Written by Sgt. Samantha Stoffregen
101st Airborne Division
Fort Campbell, KY – During the training, the participants were to complete a base camp assessment with various inspections around areas like the food prep, water buffalo, and latrines, as well as successfully solve a scenario involving techniques reviewed earlier in the week.
“We’ve been working with Public Health Command-Atlantic to expand the skill set of our 68Ws, [medics] and to review topics for our preventive medicine [brigade] teams that they don’t normally get to address at their duty station, but will address down range during deployment,” said Maj. Melissa Reister, division environmental science and force health officer.
Reister explained the course is normally put on for deploying units, but with a recent influx of junior Soldiers, she wanted to ensure as many Soldiers across Fort Campbell were prepared for any mission that could come up in the future.
“What we wanted to do was focus on the hands-on aspect as much as possible, so we spent the first three days working on background information [in the classroom],” Reister said. “Then with the field exercise, the participants get to actually set up the equipment and know how it applies in the field.”
The 17 participants were broken down into three teams, each given a specific scenario they needed to identify and solve. Observers with Public Health Command-Atlantic aided and critiqued the teams as they navigated the exercise.
“I think sitting through a PowerPoint or reading from a textbook is one thing, but getting to come to the field and put my hands on the equipment, doing a base camp assessment, etc. is extremely helpful,” said Spc. Amanda Jacobsen, a medic with Headquarters and Headquarters Battalion, Division Artillery.
Jacobsen, who was part of team two, said the course was a great opportunity for her to diversify her abilities and helped broaden her view on preventive health.
“This training gives me a different spectrum of skills, so now if needed, I can help with preventive medicine, as well as actually helping train the Soldiers because I know what I’m looking for and what to be aware of,” she said.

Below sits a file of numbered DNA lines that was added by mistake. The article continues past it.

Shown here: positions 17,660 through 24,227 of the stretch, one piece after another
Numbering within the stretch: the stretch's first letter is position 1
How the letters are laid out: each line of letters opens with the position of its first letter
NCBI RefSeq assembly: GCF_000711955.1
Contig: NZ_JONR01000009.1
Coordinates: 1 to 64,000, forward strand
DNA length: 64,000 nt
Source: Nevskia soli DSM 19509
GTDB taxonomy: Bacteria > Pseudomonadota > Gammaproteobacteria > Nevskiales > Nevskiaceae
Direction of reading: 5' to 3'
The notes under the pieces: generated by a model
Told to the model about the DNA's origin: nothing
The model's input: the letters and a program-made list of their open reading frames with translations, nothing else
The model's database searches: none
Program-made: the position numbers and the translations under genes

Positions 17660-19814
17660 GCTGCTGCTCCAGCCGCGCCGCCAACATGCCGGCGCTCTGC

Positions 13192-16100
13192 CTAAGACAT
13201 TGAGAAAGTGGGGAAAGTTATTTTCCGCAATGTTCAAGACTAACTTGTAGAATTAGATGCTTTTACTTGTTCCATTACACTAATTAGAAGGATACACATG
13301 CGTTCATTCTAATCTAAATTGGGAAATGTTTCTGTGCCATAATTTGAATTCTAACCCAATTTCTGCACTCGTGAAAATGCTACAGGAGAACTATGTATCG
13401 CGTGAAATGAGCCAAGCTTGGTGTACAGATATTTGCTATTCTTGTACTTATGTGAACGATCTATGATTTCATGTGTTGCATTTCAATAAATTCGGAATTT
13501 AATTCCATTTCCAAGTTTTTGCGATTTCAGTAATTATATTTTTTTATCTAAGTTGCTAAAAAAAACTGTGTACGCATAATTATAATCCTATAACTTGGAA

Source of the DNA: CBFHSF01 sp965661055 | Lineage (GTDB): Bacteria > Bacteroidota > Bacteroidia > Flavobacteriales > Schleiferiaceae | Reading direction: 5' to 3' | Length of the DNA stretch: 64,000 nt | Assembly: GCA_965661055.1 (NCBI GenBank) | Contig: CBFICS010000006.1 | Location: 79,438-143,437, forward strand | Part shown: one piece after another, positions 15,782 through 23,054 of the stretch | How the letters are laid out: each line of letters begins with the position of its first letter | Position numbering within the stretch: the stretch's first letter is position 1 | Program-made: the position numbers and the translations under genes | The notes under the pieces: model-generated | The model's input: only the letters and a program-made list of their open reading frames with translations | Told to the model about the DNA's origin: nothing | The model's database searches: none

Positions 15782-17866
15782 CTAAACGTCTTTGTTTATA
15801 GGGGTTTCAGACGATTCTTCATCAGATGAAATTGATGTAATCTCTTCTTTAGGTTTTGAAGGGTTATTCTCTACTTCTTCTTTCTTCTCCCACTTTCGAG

Scenarios varied from contaminated water sources to chemical spills, with each one challenging the Soldiers to use the skills they had been taught.
“In environmental health, we’re concerned with anything that could make Soldiers sick and take them out of the fight- that involves water, soil and air,” Reister said. “We may have real world things like bacterial illnesses in the water, chemical exposures from spills or waste from [power] plants they are located next to.”
To solve their scenario, the teams had to take soil samples and water samples, giving them an opportunity to use the instruments they reviewed during the classroom portion, which Reister felt was instrumental for them to be successful at preventative med.
“Some of these instruments can be fairly complex and the principles behind whether you use them or not can be complex, until you actually use them,” Reister said. “We have all these fancy gadgets, but can you take that great piece of equipment and figure out if that’s the piece you need to figure out your scenario or problem you are trying to solve? That’s key.”
Reister said she intends to continue incorporating field time with the preventive med class, even though it’s not traditionally part of the course.
“Since this is the first time, I’m hoping to get a lot of good feedback from the Soldiers so the next time we put on the course, we can make it even better,” she said.